CDE Infrastructure

The programming infrastructure, not the productivity tools, forms the major strength of the Common Desktop Environment. This article discusses the APIs and desktop services that benefit developers and independent software vendors.
ToolTalk Server

The ToolTalk server can be relied upon to broker client and server messages for inter-client plug-and-play. The common object request broker architecture (CORBA) movement has a great deal of strength behind it. But ToolTalk is lightweight, does the job and forms an integral part of CDE, which is deployed across a gamut of Unix platforms. ToolTalk takes message-handling registrations from method servers, then holds that information until client applications broadcast for those registered services. Platform gateways are not needed because ToolTalk interoperates between heterogeneous systems.

Go For It

There is much more to CDE than meets the eye. Application and workspace developers alike have a rich feature-filled infrastructure upon which to build. Just like in the past, we still rely on the tried and true X and Motif; however, now we can count on the Common Desktop Environment for its development libraries and desktop management infrastructure.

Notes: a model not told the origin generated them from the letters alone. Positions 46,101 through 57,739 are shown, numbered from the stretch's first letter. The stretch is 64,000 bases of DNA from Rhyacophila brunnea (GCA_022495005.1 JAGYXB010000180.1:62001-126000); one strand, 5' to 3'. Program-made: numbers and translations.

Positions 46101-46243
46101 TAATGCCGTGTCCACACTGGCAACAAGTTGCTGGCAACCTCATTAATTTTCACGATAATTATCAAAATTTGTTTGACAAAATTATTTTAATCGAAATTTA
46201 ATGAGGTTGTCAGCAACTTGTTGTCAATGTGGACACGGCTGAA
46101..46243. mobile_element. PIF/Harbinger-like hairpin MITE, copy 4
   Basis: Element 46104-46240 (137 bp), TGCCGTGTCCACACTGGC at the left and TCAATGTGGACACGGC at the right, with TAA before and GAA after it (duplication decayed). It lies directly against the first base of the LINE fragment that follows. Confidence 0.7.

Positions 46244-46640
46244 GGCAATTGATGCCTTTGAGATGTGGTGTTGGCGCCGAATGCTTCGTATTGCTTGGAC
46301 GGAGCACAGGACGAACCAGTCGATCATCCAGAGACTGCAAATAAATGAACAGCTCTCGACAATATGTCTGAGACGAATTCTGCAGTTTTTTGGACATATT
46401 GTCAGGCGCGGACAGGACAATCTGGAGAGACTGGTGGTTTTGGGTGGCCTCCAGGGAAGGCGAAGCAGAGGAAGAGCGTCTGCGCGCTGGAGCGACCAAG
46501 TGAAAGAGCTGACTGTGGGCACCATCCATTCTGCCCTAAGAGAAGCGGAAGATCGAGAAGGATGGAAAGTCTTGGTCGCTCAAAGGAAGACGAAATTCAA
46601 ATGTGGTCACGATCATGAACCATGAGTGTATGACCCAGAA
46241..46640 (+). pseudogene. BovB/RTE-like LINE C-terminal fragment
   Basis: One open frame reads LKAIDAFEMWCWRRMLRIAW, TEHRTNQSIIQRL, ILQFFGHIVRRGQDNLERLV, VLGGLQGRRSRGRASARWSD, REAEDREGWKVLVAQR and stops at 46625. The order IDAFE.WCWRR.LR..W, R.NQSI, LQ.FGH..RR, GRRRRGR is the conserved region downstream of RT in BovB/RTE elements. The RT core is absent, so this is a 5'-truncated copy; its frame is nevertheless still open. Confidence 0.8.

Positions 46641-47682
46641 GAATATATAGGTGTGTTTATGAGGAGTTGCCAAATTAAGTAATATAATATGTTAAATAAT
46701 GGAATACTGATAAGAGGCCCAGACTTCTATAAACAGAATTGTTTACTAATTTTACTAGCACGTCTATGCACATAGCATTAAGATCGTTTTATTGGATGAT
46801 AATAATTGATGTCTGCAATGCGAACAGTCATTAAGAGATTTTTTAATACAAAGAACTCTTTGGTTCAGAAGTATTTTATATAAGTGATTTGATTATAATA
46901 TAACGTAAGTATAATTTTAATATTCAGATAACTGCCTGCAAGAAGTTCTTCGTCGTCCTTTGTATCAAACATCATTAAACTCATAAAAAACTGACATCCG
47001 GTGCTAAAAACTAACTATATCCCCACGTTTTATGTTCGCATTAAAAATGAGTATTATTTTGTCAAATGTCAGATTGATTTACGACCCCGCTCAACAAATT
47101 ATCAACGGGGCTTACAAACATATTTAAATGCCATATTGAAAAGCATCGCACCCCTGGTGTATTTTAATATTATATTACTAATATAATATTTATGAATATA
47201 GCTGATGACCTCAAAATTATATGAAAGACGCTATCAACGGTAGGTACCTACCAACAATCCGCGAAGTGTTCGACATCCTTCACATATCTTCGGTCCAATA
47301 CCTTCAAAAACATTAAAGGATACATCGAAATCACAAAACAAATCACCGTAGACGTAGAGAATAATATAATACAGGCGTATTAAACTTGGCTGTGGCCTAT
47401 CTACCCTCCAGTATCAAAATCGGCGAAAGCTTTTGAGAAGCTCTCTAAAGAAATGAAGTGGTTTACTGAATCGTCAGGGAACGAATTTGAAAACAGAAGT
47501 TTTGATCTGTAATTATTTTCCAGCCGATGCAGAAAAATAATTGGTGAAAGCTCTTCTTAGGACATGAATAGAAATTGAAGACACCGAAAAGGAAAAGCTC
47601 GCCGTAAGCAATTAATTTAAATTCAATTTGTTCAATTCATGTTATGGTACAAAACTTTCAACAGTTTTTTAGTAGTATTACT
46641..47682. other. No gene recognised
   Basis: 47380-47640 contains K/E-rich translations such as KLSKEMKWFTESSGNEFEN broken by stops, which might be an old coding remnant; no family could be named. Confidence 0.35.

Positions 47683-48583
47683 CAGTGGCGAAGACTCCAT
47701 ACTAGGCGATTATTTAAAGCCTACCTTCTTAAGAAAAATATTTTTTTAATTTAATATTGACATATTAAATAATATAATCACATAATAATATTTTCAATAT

If you are getting ready to write a new application or just thinking about sprucing up something that you have been working on, consider how your application can become more feature rich and desktop friendly with less code.

For a list of CDE reference materials, visit IBM's CDE web page at

George Kraft is an Advisory Software Engineer for IBM's Network Computer Division. He has previously worked on CDE V2.1 and V1.0 for IBM's RS/6000 Division. He initially started working with the X Window System for the Purdue University Computing Center back in 1987. He has a BS in Computer Science and Mathematics from Purdue University. He can be reached via e-mail at


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